What Percentage of People in Indianapolis are Black?

African-Americans, also known as black people, are a racial group originating from Africa, including sub-Saharan Africans, Kenyans, Nigerians, and Caribbean people such as Haitians and Jamaicans. The area now known as Indianapolis has been inhabited since 10,000 BC. C., when the Lenape people were the first to settle in the area. In 1818, the Lenape relinquished their tribal lands in the Treaty of St.

Mary's and in 1821, Indianapolis was founded as a planned city for the new seat of Indiana's state government. Alexander Ralston and Elias Pym Fordham designed a 1 square mile (2.6 km) grid next to the White River for the city. The completion of the Michigan and national highways and the arrival of the railroad later consolidated Indianapolis' position as a manufacturing and transportation center. This is reflected in two of its nicknames: Crossroads of America and Railroad City. Since the consolidation of the 1970 city-county, known as Unigov, local government administration has been managed by an elected 25-member city-county council headed by the mayor. The Central Indiana Regional Transportation Authority (CIRTA) is a quasi-governmental agency that organizes regional carpools and van rides and operates three connections to public workforce from Indianapolis to employment centers in Plainfield and Whitestown.

Health care in Indianapolis is provided by more than 20 hospitals, most of which belong to private, non-profit health systems such as Ascension St. Vincent Health, Community Health Network, and Indiana University Health. Several are teaching hospitals affiliated with the Indiana University School of Medicine or the Marian University School of Osteopathic Medicine. Other major non-profit private hospitals based in the city include Ascension St. Vincent Hospital Indianapolis, Community Hospital East, Community Hospital North, and Franciscan Health Indianapolis.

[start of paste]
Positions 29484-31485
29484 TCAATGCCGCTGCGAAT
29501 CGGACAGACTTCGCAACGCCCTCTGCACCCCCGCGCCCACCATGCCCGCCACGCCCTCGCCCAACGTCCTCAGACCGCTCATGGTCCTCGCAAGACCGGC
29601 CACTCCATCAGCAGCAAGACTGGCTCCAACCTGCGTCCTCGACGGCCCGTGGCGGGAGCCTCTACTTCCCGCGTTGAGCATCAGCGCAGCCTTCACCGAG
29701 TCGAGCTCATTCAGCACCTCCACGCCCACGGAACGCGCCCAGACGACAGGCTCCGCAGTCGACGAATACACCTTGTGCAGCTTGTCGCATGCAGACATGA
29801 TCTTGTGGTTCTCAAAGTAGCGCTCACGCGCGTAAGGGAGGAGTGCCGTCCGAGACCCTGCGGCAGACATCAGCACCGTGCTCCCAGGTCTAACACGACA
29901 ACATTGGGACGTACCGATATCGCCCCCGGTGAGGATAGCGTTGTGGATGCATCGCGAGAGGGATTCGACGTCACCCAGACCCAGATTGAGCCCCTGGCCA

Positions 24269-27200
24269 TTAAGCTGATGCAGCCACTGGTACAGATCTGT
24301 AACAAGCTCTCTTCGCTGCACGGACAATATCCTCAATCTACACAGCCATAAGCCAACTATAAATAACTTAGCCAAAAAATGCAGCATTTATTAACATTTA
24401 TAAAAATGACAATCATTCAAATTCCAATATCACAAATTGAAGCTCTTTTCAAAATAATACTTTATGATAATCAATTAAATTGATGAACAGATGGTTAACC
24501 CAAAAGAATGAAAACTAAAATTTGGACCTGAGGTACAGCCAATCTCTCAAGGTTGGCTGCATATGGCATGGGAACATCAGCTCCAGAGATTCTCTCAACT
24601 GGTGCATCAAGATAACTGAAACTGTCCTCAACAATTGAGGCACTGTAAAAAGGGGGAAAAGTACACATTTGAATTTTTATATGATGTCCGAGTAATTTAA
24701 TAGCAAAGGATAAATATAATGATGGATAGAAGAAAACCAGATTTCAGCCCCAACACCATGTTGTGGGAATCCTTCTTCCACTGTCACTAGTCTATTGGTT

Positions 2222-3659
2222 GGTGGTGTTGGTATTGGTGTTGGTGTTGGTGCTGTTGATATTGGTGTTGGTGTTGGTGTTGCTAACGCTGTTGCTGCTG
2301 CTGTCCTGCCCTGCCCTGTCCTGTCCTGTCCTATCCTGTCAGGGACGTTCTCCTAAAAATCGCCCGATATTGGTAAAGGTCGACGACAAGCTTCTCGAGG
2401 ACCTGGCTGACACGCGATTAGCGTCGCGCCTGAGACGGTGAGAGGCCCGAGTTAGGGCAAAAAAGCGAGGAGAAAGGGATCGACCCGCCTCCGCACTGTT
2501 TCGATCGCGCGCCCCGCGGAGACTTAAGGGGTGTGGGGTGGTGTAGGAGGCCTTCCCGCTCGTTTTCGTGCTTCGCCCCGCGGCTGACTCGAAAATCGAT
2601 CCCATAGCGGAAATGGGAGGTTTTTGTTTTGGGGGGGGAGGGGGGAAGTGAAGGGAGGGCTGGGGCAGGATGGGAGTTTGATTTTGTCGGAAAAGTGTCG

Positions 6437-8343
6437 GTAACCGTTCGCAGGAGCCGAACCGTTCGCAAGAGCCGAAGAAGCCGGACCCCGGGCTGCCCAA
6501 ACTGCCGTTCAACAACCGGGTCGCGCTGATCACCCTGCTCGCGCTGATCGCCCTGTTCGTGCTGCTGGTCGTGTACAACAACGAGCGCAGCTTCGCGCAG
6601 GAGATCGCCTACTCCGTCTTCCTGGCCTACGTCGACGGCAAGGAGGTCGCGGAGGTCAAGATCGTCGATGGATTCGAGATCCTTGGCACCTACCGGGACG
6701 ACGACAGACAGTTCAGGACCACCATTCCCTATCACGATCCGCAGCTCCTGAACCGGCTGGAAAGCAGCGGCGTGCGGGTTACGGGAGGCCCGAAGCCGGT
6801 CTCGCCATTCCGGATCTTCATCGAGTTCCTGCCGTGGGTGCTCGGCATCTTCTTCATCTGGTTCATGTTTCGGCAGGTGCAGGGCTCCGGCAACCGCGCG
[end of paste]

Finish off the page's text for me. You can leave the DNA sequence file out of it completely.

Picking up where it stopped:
According to data from the U. S. Census Bureau's American Community Survey (ACS), racial population estimates are produced for the United States, states, counties, Puerto Rico, municipalities (county equivalents for Puerto Rico), places, urban areas and communities (equivalent places for Puerto Rico), and smaller civil divisions. The ACS defines African-Americans as people who originate from any of the original peoples of Europe, the Middle East or North Africa; people who indicate their race as white or who report entries such as Irish, German, Italian, Lebanese, Arab, Moroccan or Caucasian; people from any of the black racial groups in Africa; people who indicate their race as black or African-American; or who report entries such as African-American, Kenyan, Nigerian or Haitian; people who have origins in any of the original peoples of North and South America (including Central America) and who maintain a tribal affiliation or an attachment to their community; people who indicate their race as American Indians or Alaska Natives or who report entries such as Navajo groups, Blackfeet, Inupiat, Yup'ik or Central American Indian groups or South American Indian groups; and people native to Hawaii and other Pacific Islands. The map below shows the diversity in Indianapolis. Areas in green are more diverse while areas in red are much less diverse.

Diversity here means a mix of people of different races and ethnicities living close to each other. For example, completely black or white areas would be considered lacking diversity. Most of Indianapolis is located within Indiana's 7th congressional district represented by Democrat André Carson while the fifth northern district is part of Indiana's 5th congressional district represented by Republican Victoria Spartz. In 1957 Indiana announced plans to build an interstate highway through the center of Indiana Avenue neighborhoods in Indianapolis. Indianapolis is also a center for academic research in medicine and health sciences with institutions such as the Indiana Bioscience Research Institute; School of Medicine; School of Nursing; Indiana University School of Dentistry; School of Osteopathic Medicine at University of Indiana; and American College of Sports Medicine. Data users should be aware that methodological differences may exist between different data sources. According to ACS data from 2019, approximately 28% of people living in Indianapolis are African-American.

Kathleen Hampe
Kathleen Hampe

Lifelong food geek. Passionate bacon buff. Lifelong pop culture fan. Avid music aficionado. Amateur music specialist. Certified twitteraholic.

Leave Reply

All fileds with * are required